Stacey Bal­lis‘ newest book, Good Enough to Eat, will be avail­able Sep­tem­ber 7th. Check back all week for more deli­cious posts from Stacey for the Jew­ish Book Coun­cil and MyJew­ish­Learn­ings Vis­it­ing Scribe.

When peo­ple ask me what I love most about being Jew­ish, the images flash before my eyes.

Suc­cu­lent slices of slow cooked brisket, moist with rich tomato‑y gravy. Latkes, crisp on the out­side, melt­ing in the mid­dle, with apple­sauce and sour cream. Light as air mat­zo balls, float­ing in a pool of gold­en chick­en soup, dense sweet noo­dle kugel.

I mean, yes, of course I love being a part of a reli­gion that allows so many dif­fer­ent ways to wor­ship, that holds such a long tra­di­tion of phil­an­thropy and artistry, that has such inter­est­ing tra­di­tions and rit­u­als. Even though I have nev­er been par­tic­u­lar­ly obser­vant, I chose Bran­deis as an under­grad­u­ate in large part because the school rep­re­sent­ed the best of edu­ca­tion­al excel­lence and social activism. Get­ting all the Jew­ish hol­i­days off didn’t hurt my feel­ings, either. But while my matric­u­la­tion there did won­ders for my Yid­dish vocab­u­lary, it didn’t make me any less sec­u­lar. For me, some­one whose upbring­ing always felt a lit­tle bit Jew-ish, as opposed to real­ly Jew­ish, food is where I have always felt most con­nect­ed to my peo­ple and my history.

Don’t get me wrong, we aren’t non-prac­tic­ing, we just found our own style. We may not have belonged to a tem­ple, but my sis­ter and I were both bat mitz­va­hed, we just did it with a pri­vate tutor instead of Hebrew school and with a bor­rowed torah at our week­end place instead of on a tra­di­tion­al bimah. And for mine, a Chi­nese buf­fet lun­cheon to follow.

We share the major hol­i­days with friends and fam­i­ly, choos­ing read­ings from books in the liv­ing room over syn­a­gogue ser­vices. Our Passover seders may be brief, but they have deep mean­ing and we take them seri­ous­ly, adding our own tra­di­tions over the years. But always, the cel­e­bra­tion cen­ters on food.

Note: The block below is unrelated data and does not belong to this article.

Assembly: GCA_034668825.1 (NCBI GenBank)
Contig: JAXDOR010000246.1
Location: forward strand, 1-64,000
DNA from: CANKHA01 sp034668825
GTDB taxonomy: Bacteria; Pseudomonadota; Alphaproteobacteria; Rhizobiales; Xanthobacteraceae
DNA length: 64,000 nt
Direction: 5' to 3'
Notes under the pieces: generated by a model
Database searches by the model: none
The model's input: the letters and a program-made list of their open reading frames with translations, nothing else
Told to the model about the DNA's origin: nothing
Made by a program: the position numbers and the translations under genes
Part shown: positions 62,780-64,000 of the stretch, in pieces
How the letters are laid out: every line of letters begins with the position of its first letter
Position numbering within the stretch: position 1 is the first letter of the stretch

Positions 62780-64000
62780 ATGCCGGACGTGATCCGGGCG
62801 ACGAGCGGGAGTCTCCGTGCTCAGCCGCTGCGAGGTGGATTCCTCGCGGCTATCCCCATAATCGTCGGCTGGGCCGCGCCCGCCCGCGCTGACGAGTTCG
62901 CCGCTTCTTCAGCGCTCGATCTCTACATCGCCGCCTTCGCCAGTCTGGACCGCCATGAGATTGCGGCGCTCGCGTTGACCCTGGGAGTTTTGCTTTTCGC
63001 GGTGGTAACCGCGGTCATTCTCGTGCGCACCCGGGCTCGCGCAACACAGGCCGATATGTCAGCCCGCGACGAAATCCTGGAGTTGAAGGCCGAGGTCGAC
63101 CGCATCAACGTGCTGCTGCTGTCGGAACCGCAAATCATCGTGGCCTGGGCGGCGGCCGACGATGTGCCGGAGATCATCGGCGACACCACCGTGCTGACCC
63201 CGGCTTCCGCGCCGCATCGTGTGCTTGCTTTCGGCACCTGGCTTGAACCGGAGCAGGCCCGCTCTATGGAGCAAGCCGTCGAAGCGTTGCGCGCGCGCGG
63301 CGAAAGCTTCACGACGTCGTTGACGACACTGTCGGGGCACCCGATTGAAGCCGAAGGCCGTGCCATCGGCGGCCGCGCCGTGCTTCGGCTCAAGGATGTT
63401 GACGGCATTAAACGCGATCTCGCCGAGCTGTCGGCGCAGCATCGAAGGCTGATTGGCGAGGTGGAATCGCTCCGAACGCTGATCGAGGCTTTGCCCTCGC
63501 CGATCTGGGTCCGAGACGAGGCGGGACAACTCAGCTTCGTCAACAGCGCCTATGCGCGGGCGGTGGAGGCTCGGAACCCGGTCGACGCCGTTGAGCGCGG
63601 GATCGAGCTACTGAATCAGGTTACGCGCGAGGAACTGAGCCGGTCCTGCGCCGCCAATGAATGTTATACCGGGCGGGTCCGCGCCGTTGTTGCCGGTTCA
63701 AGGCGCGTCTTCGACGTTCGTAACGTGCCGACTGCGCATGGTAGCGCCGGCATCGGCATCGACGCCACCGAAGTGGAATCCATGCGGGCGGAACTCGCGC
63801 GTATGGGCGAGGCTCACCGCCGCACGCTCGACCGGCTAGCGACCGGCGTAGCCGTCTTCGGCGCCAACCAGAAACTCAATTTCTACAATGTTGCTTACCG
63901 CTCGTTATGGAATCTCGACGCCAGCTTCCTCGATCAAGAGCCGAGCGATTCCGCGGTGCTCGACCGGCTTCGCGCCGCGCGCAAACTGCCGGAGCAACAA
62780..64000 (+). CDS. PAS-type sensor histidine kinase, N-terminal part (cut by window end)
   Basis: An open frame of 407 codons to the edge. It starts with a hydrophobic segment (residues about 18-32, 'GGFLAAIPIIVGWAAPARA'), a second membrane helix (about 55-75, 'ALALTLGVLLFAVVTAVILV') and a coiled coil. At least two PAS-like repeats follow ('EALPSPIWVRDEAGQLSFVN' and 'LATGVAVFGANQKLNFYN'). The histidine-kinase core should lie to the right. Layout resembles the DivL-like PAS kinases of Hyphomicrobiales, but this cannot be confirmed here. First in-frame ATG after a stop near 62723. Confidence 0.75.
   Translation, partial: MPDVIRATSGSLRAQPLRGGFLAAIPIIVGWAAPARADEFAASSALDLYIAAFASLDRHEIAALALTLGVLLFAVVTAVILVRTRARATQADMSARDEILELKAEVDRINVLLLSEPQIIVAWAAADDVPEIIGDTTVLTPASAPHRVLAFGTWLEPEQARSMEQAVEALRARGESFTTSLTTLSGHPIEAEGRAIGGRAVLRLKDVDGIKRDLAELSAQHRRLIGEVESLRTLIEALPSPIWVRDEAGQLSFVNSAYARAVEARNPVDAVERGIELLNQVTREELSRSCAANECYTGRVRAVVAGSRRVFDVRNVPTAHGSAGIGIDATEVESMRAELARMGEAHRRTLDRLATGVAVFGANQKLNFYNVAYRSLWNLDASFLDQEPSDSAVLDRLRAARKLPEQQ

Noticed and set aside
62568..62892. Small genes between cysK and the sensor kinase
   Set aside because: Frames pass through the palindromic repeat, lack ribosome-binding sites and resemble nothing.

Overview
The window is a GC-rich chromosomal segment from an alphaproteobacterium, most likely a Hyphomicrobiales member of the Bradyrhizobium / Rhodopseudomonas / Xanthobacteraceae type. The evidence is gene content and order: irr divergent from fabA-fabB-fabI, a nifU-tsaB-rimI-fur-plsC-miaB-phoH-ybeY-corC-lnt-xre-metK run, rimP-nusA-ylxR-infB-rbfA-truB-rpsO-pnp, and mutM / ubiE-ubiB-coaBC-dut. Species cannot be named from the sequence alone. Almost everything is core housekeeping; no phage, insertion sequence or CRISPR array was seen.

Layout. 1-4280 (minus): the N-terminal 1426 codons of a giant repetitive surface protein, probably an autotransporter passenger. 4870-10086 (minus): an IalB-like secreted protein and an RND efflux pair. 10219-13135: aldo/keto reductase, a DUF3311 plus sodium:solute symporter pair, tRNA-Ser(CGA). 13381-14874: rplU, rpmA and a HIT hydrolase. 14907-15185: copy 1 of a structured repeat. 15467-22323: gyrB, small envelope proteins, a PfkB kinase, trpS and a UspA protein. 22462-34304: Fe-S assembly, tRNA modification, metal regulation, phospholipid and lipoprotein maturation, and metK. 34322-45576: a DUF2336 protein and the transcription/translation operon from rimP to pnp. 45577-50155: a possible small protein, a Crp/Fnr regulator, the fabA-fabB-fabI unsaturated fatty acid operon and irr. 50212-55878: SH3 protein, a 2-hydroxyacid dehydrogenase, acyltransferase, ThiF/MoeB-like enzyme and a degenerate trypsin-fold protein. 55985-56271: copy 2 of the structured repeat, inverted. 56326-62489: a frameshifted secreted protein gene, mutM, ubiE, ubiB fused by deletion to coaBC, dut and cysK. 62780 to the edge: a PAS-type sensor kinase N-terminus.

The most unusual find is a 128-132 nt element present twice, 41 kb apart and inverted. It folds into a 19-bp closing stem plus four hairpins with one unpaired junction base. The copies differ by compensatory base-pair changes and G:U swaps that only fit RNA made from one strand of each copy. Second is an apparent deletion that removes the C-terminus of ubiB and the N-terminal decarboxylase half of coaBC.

In my writ­ing, my hero­ines have always been Jew­ish, at vary­ing lev­els of obser­van­cy, but always con­nect­ed to the culi­nary his­to­ry of our peo­ple. In my new book, Good Enough to Eat, Melanie Hoff­man is a chef spe­cial­iz­ing in healthy gourmet food, and dur­ing the course of the book we see her make a pil­grim­age to the Holo­caust Muse­um, speak at a JUF lun­cheon, and make brisket for her boyfriend’s fam­i­ly seder. Even though the char­ac­ter is only half-Jew­ish, and non-obser­vant in the reli­gious sense, she is con­nect­ed to her her­itage through her cook­ing. Because for me, and by proxy, my char­ac­ters, food, both the specifics of tra­di­tion­al recipes, and the gener­ic feel­ing of gath­er­ing friends and fam­i­ly around the table, is always some­thing of a Jew­ish expe­ri­ence at its core. Break­ing of bread, or mat­zo where appro­pri­ate, shar­ing of sto­ries, the sense of uni­ty cre­at­ed around a din­ner table, this is where I feel the most direct link to our shared past. I have always believed that when a peo­ple have been forced to work hard at main­tain­ing com­mu­ni­ty, bring­ing peo­ple togeth­er for meals becomes an essen­tial part of how you keep faith.

Rosh Hashanah has always been one of my favorite hol­i­days. Chica­go weath­er tends to be love­ly, the first inkling of fall in the air, crisp and cool but not yet cold. We usu­al­ly spend it with our best fam­i­ly friends, once we were two cou­ples and five kids, now there are sev­en cou­ples and sev­en grand­kids with anoth­er on the way! We have spent the day walk­ing the Botan­i­cal Gar­dens or at a local state park. We have gone to the zoo, or been out in the coun­try. We have gone apple pick­ing for the apples we lat­er dip in local hon­ey as part of the hol­i­day meal. I asso­ciate the hol­i­day with love and laugh­ter and the great out­doors, and an amaz­ing dinner!

As you look to the Jew­ish New Year, I hope you take a moment to be grate­ful for your bless­ings, and remem­ber to bring sweet­ness into the com­ing year.

Good Enough to Eat is now available.